Probably just as well, though, if you were, say, instead to take regular Yoga classes near you, because it seems unlikely we'll meet. Something is better than nothing. Even if you think Yoga is familiar to you, it's good to be breaking new ground all the time, so a class situation could be the thing, if you think of checking into that. Nobody's fault, if there no time for this, or if it's easy just to dismiss it.

Although, in the Ch'an tradition it is said that, "To have nothing is better than to have something good". But this is a very (!) fine play on words in Chinese because "kai wu" -- 'to have nothing' -- is also the Ch'an Buddhist technical term for "enlightenment", awakening. It refers to having no mind, and refers to dwelling in emptiness. And, of course that's better than "having" something good. For oneself and for all beings.

Well, as I see it.

rgds,

--Joe

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Re: For Avisitor...Is Zen thinking of no-thought?

Post by clyde » Sun Apr 28, 2019 11:11 pm

desert_woodworker wrote:
Sun Apr 28, 2019 10:13 pm
That "glimpse"-business is a word and falsehood used by people who have not practiced, or have not practiced to the point of awakening. It's just uninformed.
I’ll have to disagree about this point. I’ve heard and read Zen teachers (and other Buddhist teachers) use the word “glimpse” (also, “taste”) to mean a momentary insight.
“Enlightenment means to see what harm you are involved in and to renounce it.” David Brazier, The New Buddhism

“The most straightforward advice on awakening enlightened mind is this: practice not causing harm to anyone—yourself or others—and every day, do what you can to be helpful.” Pema Chodron, “What to Do When the Going Gets Rough”

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Re: For Avisitor...Is Zen thinking of no-thought?

Post by desert_woodworker » Sun Apr 28, 2019 11:42 pm

clyde wrote:
Sun Apr 28, 2019 11:11 pm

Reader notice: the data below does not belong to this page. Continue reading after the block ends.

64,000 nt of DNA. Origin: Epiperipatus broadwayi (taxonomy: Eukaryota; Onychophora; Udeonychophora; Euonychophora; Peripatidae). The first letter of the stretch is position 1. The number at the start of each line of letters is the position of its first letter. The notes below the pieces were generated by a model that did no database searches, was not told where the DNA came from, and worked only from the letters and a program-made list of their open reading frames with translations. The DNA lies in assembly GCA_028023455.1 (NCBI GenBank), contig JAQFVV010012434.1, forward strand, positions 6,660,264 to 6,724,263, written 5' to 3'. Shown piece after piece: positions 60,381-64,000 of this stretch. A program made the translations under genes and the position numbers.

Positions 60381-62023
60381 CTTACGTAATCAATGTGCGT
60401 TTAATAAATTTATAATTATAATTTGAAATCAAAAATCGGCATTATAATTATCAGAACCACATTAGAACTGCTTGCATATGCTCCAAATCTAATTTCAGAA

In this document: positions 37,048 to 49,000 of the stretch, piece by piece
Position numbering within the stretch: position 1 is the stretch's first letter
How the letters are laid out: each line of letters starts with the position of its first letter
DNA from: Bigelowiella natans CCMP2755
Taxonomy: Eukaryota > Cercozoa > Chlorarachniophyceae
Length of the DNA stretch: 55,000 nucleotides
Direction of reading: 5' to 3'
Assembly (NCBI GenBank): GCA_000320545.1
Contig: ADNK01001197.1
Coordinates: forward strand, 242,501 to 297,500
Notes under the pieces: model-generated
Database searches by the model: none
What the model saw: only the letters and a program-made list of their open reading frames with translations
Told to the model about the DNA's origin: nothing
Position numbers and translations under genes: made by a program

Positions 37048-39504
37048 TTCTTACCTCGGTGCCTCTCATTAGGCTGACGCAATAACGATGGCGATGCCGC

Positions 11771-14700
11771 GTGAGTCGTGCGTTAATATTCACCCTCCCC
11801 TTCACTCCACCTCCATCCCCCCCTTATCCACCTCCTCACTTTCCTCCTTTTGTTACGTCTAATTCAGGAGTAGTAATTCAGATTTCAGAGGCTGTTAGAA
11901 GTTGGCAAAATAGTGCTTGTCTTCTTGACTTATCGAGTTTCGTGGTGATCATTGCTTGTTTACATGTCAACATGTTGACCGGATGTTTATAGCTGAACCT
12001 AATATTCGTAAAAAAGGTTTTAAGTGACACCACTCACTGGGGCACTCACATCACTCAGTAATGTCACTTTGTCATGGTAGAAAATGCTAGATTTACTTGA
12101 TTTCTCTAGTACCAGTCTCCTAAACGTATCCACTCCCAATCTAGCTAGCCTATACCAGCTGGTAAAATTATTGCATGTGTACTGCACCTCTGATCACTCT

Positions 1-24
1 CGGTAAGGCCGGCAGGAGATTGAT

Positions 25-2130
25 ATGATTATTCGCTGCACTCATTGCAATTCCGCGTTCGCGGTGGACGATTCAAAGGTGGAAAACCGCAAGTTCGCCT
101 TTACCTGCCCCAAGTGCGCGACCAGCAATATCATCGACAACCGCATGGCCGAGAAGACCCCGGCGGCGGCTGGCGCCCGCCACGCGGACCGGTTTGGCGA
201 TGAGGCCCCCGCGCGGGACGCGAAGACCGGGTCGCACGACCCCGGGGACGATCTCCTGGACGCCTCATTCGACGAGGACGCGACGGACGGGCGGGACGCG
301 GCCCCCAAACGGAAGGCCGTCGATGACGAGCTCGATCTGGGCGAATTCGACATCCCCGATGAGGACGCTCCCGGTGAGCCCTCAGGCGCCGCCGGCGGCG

desert_woodworker wrote:
Sun Apr 28, 2019 10:13 pm
That "glimpse"-business is a word and falsehood used by people who have not practiced, or have not practiced to the point of awakening. It's just uninformed.
I’ll have to disagree about this point. I’ve heard and read Zen teachers (and other Buddhist teachers) use the word “glimpse” (also, “taste”) to mean a momentary insight.
You're not disagreeing, Clyde, but you're talking about something completely Other (which is your prerogative).

But it's at least mildly off-topic.

I think Av used the words "glimpse of Buddha Mind". There's no such thing. Original or Buddha mind is either in-place (in-force, and not displaced by a delusory mind any longer), or, it is not.

One may or might have glimpses of other "things" at some times, which even a teacher may comment on in your practice, but Buddha Mind or original mind is not a thing. It is nothing. It is no-mind. There's not and never a "glimpse" of it. Again, it is either un-displaced by delusory mind and hence fully in-force for the while, or else it is covered-up.

This is as I see it and as I would advertise it.

Insight is not involved in this practice (although some may feel that insight or insights definitely come along somewhere, along the way of practice, in general). But sudden disappearance of the delusory mind, and its absence lasting weeks or months, is what constitutes the reality of "Entering the Door of Ch'an", or perhaps said as "Seeing One's Original Nature" (in other lineages). Insight is not the point of the practice. Awakening to Buddha Mind IS. This is what is meant in Ch'an and Zen in saying that the tradition carries and transmits these practices "in order to Universalize Buddha Shakyamuni's awakening".

Well, as I see it.

:namaste:

So, "Baloney!", then, yes, still, on glimpses, I maintain. ;) For all Beings.